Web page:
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Case Study: Replacing an RPD on a Bruxer

A patient presents to my office for a new maxillary removable partial denture.  He’s had the old one for decades and he feels that the cosmetics could be improved.

Here’s what the old RPD looks like:


You can learn a lot from an old crown, CD, or RPD.  The hygiene and wear around the prosthesis to be replaced is like a crystal ball for the work you’re about to do.  Let’s take a closer look:

Wear Facets in Old RPD

Hmm… those are some serious wear facets in the acrylic.  Let’s look at the mounted study models:

Mounted Study Models

Uh oh.  It looks like we have limited occlusal clearance for our new RPD.  What happened?  Let’s look at the lower model more closely:

Lower Mounted Study Model

You can appreciate the significant reverse curve of the plane of occlusion caused by the supra-eruption of the mandibular anterior teeth.  My guess is that he’s a bruxer.  Since acrylic is softer than teeth, the acrylic loses the bruxism battle.  When the acrylic is worn away, the lower teeth have nothing to oppose so they erupt.  Then they touch the acrylic again and wear that down further.  This cycle repeats over and over again, slowly but surely.  After many years, we see the changes to the plane of occlusion and the wear facets in the maxillary RPD that fit perfectly into the mandibular anterior teeth.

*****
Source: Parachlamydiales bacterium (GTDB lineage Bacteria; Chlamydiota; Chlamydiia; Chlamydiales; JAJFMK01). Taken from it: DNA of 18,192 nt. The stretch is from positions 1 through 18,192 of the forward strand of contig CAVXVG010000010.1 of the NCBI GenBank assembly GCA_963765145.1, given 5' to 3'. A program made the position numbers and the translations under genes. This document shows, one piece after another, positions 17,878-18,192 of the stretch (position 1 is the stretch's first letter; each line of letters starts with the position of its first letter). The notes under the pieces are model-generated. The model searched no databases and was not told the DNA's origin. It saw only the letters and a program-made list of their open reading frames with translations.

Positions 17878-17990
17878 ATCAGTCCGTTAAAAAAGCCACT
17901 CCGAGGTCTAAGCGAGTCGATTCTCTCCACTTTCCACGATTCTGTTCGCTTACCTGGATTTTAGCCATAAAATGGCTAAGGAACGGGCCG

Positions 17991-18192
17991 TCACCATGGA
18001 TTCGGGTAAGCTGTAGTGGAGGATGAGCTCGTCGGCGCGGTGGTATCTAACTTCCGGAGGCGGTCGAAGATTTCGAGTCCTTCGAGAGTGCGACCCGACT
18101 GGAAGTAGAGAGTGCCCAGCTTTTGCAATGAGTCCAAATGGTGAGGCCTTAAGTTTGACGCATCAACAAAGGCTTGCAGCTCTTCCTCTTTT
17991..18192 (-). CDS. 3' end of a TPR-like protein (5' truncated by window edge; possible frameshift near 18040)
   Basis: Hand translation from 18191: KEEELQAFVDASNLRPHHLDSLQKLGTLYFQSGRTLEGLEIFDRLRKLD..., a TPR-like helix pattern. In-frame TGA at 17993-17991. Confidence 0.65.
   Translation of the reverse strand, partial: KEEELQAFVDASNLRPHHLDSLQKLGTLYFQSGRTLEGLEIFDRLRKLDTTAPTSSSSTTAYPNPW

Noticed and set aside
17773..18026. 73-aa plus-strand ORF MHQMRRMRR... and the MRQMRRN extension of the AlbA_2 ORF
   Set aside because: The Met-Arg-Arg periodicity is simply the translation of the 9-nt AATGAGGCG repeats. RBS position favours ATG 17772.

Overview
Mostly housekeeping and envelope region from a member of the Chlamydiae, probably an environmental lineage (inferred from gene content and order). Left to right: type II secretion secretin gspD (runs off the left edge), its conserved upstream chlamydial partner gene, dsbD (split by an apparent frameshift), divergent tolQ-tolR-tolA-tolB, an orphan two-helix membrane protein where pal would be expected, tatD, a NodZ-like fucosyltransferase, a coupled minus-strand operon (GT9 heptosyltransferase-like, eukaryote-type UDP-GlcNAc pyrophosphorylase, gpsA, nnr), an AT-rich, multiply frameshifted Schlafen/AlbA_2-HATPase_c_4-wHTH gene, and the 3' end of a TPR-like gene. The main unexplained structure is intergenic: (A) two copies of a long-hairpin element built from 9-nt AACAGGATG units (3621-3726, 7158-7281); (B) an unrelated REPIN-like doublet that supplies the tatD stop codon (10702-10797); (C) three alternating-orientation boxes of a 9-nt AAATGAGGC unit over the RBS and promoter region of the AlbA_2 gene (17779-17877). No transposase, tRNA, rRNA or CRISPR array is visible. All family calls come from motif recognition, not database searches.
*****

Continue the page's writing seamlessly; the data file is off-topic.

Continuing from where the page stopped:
So what do we do about it?

It would be a HUGE MISTAKE to open the bite.  His vertical dimension of occlusion probably has not changed significantly because the posterior teeth are still fairly unworn.  Only the mandibular anterior teeth have changed.  Opening the VDO would only cause pain to the TMJ, difficulty during eating and speech, and destruction of the crowns used to open the VDO.

There are two possible solutions.  Ideally, we would put his mandibular teeth back into the correct plane of occlusion.  This would restore the appropriate interocclusal dimension and normalize his bite.  Either orthodontic intrusion or an occlusal adjustment could accomplish this.

The other solution is to keep the mandibular anterior teeth the way they are and try to compensate for the problem with a unique design for the upper RPD.  This is what the patient chose due to limited finances.

I created occlusal stops for the upper RPD in metal rather than acrylic.

New Metal Framework

New Metal Framework Up Close

Now the mandibular anterior teeth will lose the bruxism battle.  Over many years, they will still supra-erupt as they are worn down.  However I won’t have an angry patient who has fractured his relatively new RPD.

I would have preferred to see this patient have his plane of occlusion corrected and implants placed in the maxillary anterior.  That treatment plan was presented to him and he understood the pros and cons of his options.  But financial limitations are very common these days.  The important thing is that the patient made an informed decision and accepts the limitations of the compromise.

An understanding of why his occlusion has changed allowed me to give him an accurate forecast for how our compromised treatment plan will pan out.


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